What Science Says To Do If Your Loved One Has An Opioid Addiction
When a family member, spouse or other loved one develops an opioid addiction — whether to pain relievers like Vicodin or to heroin — few people know what to do.
Faced with someone who appears to be driving heedlessly into the abyss, families often fight, freeze or flee, unable to figure out how to help.
Families are sometimes overwhelmed with conflicting advice about what should come next. Much of the advice given by treatment groups and programs ignores what the data says in a similar way that anti-vaccination or climate skeptic websites ignore science.
The addictions field is neither adequately regulated nor effectively overseen. There are no federal standards for counseling practices or rehab programs. In many states, becoming an addiction counselor doesn’t require a high school degree or any standardized training.
“There’s nothing professional about it, and it’s not evidence-based,” said Dr. Mark Willenbring, the former director of treatment research at the National Institute on Alcohol Abuse and Alcoholism, who now runs a clinic that treats addictions.
Consequently, families are often given guidance that bears no resemblance to what the research evidence shows — and patients are commonly subjected to treatment that is known to do harm.
People who are treated as experts firmly proclaim that they know what they are doing, but often turn out to base their care entirely on their own personal and clinical experience, not data. “Celebrity Rehab with Dr. Drew,” which many people see as an example of the best care available, for instance, used an approach that is not known to be effective for opioid addiction.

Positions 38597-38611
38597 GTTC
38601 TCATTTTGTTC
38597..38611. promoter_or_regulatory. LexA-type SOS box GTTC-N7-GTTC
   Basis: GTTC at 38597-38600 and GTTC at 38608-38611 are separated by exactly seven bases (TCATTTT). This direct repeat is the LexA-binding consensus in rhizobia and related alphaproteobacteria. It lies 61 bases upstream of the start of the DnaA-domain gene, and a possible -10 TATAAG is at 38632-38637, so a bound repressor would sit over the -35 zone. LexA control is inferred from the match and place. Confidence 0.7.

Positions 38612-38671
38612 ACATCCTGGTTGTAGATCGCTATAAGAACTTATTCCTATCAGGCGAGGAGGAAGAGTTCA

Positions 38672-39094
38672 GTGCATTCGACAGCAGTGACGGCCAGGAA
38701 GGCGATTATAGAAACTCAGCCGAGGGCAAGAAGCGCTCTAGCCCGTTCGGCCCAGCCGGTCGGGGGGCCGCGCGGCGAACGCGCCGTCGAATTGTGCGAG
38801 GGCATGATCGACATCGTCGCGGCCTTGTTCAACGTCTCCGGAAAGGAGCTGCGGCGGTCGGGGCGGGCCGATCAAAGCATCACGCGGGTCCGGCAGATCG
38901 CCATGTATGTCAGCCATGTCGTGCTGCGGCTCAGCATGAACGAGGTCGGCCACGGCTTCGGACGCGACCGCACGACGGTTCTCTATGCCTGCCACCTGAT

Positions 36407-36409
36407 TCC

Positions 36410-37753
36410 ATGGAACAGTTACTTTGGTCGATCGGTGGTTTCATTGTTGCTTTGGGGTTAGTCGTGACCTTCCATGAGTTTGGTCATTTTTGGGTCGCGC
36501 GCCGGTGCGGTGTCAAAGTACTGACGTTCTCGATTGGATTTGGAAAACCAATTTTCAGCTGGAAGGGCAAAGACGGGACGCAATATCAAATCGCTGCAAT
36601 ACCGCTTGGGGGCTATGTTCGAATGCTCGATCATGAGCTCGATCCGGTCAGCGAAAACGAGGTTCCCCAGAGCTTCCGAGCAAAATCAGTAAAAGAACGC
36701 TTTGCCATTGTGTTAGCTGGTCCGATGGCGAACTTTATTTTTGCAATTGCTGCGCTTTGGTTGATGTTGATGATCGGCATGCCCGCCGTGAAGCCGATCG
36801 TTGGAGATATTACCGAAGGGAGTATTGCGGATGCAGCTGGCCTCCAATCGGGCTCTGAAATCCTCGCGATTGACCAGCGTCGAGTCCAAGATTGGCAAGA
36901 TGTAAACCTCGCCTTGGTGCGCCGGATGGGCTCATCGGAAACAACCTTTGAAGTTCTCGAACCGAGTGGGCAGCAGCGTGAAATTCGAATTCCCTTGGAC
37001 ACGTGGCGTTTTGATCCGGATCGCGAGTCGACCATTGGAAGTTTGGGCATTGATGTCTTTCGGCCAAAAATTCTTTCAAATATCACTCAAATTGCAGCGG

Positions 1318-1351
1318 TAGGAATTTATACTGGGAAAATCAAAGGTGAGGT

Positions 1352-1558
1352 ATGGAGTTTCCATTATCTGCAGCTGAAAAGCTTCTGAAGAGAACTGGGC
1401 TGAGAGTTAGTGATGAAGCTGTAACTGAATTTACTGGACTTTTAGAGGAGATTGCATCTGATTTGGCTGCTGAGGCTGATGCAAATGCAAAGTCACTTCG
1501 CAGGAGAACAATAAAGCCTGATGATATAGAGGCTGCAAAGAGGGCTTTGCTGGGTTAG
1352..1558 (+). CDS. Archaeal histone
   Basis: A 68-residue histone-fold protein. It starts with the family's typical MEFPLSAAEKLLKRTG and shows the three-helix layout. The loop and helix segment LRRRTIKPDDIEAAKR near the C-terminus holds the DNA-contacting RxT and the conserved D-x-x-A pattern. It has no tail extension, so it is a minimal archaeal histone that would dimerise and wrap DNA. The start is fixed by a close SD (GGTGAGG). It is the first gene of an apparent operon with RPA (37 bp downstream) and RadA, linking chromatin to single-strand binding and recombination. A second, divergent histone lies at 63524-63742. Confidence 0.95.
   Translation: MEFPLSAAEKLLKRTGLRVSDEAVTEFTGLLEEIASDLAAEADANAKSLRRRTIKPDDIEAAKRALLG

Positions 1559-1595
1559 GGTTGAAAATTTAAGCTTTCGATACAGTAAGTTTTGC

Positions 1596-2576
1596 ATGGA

More than 13 percent of its participants died after treatment,1 mainly of overdoses that could potentially have been prevented with evidence-based care. Unethical practices such as taking kickbacks for patient referrals are also rampant.
For nearly three decades, I’ve been writing about addiction and drug policy. I’ve dived into the data and written several books on the subject, including an exposé of tough love programs for troubled teens.
I’ve also had personal experience: What got me interested in the area was my own struggle with heroin and cocaine addiction in the 1980s.
To try to help sort fact from fiction, I’ve put together an evidence-based guide about what the science of opioid addiction recommends for people trying to help a loved one suffering from addiction.
This guide is based on the best research data available in the addictions field right now: systematic reviews, clinical trials of medications and talk therapies, and large collections of real-world data from many countries — all using the highest level of evidence available, based on the standards of evidence-based medicine.
Accurately assess the problem
If you are concerned that a loved one may be addicted to opioids, it’s important to first understand the nature of addiction.
In the past, researchers believed addiction just meant that someone needed a substance to function without suffering withdrawal.
But now medical experts such as the National Institute on Drug Abuse define addiction as compulsive drug use that continues regardless of negative consequences.
That’s different from just depending on a daily dose. The latter is called physiological dependence; it affects almost anyone who takes opioids daily long term. “Physiological dependence is the normal response to regular dosages of many medications, whether opioids or others.
It also happens with beta blockers for high blood pressure,” said Dr. Wilson Compton, deputy director of the National Institute on Drug Abuse. Although many chronic pain patients are physically dependent on opioids, few develop the life-threatening compulsive pattern of drug use that signifies addiction.